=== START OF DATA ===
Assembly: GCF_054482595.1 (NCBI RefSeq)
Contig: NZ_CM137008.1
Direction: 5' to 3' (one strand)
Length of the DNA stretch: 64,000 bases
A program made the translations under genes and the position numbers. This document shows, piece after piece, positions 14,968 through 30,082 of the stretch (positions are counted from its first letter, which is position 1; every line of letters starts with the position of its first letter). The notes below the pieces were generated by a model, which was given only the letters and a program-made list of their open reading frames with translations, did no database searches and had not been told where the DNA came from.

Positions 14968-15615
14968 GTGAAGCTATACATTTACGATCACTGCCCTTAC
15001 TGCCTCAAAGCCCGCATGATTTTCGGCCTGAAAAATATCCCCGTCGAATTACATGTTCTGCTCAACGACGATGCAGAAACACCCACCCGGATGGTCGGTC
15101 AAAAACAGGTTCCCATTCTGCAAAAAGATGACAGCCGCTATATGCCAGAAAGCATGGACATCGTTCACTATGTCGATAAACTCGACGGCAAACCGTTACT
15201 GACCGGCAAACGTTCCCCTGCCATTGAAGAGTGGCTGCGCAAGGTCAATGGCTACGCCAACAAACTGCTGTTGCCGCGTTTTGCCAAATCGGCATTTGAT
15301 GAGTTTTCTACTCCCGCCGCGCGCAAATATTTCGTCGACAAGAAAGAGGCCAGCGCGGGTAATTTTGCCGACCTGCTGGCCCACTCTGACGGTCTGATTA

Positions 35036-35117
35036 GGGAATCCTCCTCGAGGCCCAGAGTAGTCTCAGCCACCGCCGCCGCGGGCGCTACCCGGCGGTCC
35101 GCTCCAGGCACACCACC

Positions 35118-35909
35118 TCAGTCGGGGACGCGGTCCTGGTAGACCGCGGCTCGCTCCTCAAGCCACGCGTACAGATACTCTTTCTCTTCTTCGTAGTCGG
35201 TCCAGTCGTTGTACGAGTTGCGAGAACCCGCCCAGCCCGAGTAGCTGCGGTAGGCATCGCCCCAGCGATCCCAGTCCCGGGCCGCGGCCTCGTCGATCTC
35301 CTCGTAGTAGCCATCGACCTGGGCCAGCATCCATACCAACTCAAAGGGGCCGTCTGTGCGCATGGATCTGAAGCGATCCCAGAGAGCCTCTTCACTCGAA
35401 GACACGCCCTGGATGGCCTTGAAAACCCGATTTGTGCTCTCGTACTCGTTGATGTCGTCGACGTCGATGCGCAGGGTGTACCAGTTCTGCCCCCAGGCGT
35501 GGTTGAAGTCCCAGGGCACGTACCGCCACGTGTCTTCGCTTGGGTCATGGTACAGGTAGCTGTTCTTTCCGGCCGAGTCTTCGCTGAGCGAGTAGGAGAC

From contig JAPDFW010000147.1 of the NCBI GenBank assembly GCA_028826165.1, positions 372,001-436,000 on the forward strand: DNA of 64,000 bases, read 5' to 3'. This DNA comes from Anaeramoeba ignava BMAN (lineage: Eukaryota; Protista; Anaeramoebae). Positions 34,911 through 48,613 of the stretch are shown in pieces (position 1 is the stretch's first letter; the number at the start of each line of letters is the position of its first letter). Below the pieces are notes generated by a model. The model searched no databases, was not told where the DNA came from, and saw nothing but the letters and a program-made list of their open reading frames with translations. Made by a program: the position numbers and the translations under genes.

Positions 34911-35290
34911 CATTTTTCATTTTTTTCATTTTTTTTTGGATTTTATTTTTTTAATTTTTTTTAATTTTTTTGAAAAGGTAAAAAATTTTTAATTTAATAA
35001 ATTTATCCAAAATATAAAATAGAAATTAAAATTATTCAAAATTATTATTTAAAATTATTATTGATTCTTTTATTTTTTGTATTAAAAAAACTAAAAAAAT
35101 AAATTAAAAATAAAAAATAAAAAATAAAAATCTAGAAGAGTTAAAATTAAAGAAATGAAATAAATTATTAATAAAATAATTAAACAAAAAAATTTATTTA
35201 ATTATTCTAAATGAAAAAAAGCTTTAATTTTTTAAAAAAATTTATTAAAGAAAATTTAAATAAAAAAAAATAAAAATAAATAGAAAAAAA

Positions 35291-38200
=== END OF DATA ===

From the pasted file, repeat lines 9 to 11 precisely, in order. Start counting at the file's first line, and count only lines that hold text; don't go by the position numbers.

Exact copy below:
15101 AAAAACAGGTTCCCATTCTGCAAAAAGATGACAGCCGCTATATGCCAGAAAGCATGGACATCGTTCACTATGTCGATAAACTCGACGGCAAACCGTTACT
15201 GACCGGCAAACGTTCCCCTGCCATTGAAGAGTGGCTGCGCAAGGTCAATGGCTACGCCAACAAACTGCTGTTGCCGCGTTTTGCCAAATCGGCATTTGAT
15301 GAGTTTTCTACTCCCGCCGCGCGCAAATATTTCGTCGACAAGAAAGAGGCCAGCGCGGGTAATTTTGCCGACCTGCTGGCCCACTCTGACGGTCTGATTA